BUFFALO, N.Y. — New York State still regulates professional wrestling.
The cat has been out of the bag for decades as to the predetermined nature of professional wrestling.
Still, however, New York regulates pro wrestling like it does MMA and Boxing.
"Pro Wrestling is choreographed, it's theatrical, and it's different than the combat sports that we see today of mixed martial arts or pro boxing," said NYS Senator Tim Kennedy.
Senator Kennedy (D, 63rd Senate District) introduced a bill that would mandate the State Athletic Commission to review regulations for professional wrestling.
"It ought to be treated differently than the combative sports of mixed martial arts and boxing," Kennedy said. "It's a very simple measure to have the Athletic Commission determine that, as they're supposed to."
If the bill passes before the end of the current legislative session, the Athletic Commission would need to submit a report to the legislature by November 1 regarding pro wrestling regulations.
"We love professional wrestling, and we love to spread it with everybody," said promoter Jacob Szopinski. "But we have to do everything that Dana White needs to do in order to run an arena."
Szopinski promotes wrestling for Daddy Yeah Productions, which runs shows with wrestlers from the Grapplers Anonymous gym in Lackawanna.
In terms of regulations, Szopinski says the Athletic Commission mandates a promotion have a physician screen talent prior to a show, EMTs, and an ambulance on-site during a show, and combat insurance for each show.
"Under the umbrella for the Athletic Commission, roughly runs about $3,000 out of our pocket," Szopinski says. "That's $3000 per show that we have to pay before we even get to paying the venue, paying the wrestlers paying for concessions, paying for chair rentals, and anything else."
While large promotions like WWE and AEW have the financial resources to regularly run shows in New York, though AEW doesn't often tour in the Empire State, small promotions can not run regularly in New York like they can in other states.
"It's really expensive to run a wrestling show and not lose money in New York State," said Brandon Thurston.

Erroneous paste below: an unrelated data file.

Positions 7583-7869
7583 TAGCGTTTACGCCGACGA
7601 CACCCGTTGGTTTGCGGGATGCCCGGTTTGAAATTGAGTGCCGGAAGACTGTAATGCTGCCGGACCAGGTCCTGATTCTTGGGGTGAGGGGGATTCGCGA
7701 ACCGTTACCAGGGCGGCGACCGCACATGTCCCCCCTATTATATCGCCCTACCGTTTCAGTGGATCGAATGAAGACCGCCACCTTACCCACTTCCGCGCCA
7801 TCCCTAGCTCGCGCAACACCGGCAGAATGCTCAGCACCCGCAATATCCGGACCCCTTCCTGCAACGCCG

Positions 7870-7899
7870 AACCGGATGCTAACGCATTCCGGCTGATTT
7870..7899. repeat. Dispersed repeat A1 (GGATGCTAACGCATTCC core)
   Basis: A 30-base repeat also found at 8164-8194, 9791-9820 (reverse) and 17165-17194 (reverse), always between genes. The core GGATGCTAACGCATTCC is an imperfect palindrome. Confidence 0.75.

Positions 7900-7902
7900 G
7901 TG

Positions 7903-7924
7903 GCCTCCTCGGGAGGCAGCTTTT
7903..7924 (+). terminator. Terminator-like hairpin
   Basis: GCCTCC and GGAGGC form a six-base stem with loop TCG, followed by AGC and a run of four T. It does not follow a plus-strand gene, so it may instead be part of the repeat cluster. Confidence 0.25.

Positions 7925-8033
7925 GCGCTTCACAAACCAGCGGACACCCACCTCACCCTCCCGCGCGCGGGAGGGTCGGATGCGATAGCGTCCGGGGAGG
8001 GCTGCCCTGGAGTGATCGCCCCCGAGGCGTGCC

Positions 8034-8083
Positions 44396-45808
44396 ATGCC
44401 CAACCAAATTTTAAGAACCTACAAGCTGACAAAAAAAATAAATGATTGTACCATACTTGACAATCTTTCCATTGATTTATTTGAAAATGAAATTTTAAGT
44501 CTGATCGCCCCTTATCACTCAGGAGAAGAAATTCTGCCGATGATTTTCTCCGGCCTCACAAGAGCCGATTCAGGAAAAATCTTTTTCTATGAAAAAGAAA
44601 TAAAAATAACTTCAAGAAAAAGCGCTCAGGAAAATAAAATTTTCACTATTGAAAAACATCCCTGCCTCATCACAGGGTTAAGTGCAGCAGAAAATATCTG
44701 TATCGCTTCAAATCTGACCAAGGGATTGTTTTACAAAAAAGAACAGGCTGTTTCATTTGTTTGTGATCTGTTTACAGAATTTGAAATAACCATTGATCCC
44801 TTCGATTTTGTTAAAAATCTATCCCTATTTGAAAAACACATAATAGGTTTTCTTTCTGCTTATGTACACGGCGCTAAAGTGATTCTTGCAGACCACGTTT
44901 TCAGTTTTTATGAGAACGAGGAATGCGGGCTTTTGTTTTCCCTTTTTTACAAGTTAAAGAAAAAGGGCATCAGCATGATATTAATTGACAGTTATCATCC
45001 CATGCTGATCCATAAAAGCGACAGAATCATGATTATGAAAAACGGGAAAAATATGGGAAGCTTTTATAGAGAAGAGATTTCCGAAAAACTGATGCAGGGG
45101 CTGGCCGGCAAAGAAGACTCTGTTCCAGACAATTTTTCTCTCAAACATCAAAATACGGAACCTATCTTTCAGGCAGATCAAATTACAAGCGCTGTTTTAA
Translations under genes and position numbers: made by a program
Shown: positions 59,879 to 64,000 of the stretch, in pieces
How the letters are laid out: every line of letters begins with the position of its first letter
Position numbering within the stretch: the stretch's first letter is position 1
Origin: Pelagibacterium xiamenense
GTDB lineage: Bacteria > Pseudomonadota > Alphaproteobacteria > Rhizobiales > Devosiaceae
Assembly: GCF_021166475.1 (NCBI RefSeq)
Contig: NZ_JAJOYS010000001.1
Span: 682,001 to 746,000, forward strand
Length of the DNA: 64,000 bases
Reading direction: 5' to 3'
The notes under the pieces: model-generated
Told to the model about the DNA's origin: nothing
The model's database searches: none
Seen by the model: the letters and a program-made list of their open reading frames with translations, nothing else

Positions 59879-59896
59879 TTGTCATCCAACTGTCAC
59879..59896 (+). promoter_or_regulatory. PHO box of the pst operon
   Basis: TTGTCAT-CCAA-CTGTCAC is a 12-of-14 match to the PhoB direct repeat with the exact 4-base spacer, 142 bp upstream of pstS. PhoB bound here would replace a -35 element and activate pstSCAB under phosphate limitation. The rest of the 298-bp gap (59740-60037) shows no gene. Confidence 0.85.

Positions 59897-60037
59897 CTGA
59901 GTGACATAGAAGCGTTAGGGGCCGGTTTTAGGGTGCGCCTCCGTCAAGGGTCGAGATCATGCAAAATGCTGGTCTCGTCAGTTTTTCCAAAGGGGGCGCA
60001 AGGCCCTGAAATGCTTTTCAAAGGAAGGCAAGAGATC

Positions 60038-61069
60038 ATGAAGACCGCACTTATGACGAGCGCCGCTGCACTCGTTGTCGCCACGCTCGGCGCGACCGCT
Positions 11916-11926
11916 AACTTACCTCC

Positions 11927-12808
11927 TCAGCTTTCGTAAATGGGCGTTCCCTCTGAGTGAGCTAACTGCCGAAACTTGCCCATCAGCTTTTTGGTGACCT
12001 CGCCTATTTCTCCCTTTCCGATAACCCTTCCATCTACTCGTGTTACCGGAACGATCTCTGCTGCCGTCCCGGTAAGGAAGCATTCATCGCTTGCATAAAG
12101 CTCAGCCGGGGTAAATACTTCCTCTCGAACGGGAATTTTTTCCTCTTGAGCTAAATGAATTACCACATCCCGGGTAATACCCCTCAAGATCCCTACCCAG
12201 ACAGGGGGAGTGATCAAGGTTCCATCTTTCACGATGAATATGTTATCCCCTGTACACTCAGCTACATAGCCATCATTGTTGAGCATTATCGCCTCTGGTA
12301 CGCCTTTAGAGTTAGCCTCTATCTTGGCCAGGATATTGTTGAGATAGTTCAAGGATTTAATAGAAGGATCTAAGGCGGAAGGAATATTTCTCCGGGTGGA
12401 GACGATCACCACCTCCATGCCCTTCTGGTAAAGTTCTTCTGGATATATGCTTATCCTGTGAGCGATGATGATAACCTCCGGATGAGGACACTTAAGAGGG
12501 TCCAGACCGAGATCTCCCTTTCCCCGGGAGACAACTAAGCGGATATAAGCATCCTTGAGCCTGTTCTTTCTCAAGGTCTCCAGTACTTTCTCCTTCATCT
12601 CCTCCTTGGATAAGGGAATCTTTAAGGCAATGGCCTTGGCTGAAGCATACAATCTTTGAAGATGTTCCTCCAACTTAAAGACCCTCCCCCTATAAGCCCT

Thurston is a former professional wrestler and the owner and editor of Wrestlenomics, one of the premier professional wrestling news websites that focuses on the economics of the industry.
"I wrestled for one company in Pennsylvania, that ran every month," Thurston said. "I imagine they would have had a lot harder time running every month, if they were under the conditions of the New York State Athletic Commission."
Szopinski says he and other promoters aren't calling for anything that would impact the safety of the wrestlers, saying the combat insurance and taxes on ticket sales are the biggest issues.
The insurance is an issue for small promotions because there are only a few providers that will provide bonds to insure a professional wrestling event.
"That monopoly raising prices every year, inflation is killing us," Szopinski said. "We don't want to raise money on our tickets."
The New York State Department of State collects a 3% tax on all ticket sales for a professional wrestling event. That 3% tax is in addition to other local sales taxes collected.
"We're a family-friendly event, we want everybody in the fit in the family to come out for us," Szopinski said. "But for $20, $25 $30 and higher per ticket, families aren't going to come out."
Senator Kennedy, who when asked said Capt. Lou Albano and Roddy Piper were his favorite wrestlers as a child, says it's important the Athletic Commission review the regulations.
"I think every child in America sees pro wrestling as a fun way to be entertained and family enjoyment," Kennedy said. "We want to make sure that that continues here in the state of New York and that pro wrestling is able to thrive here in our great state."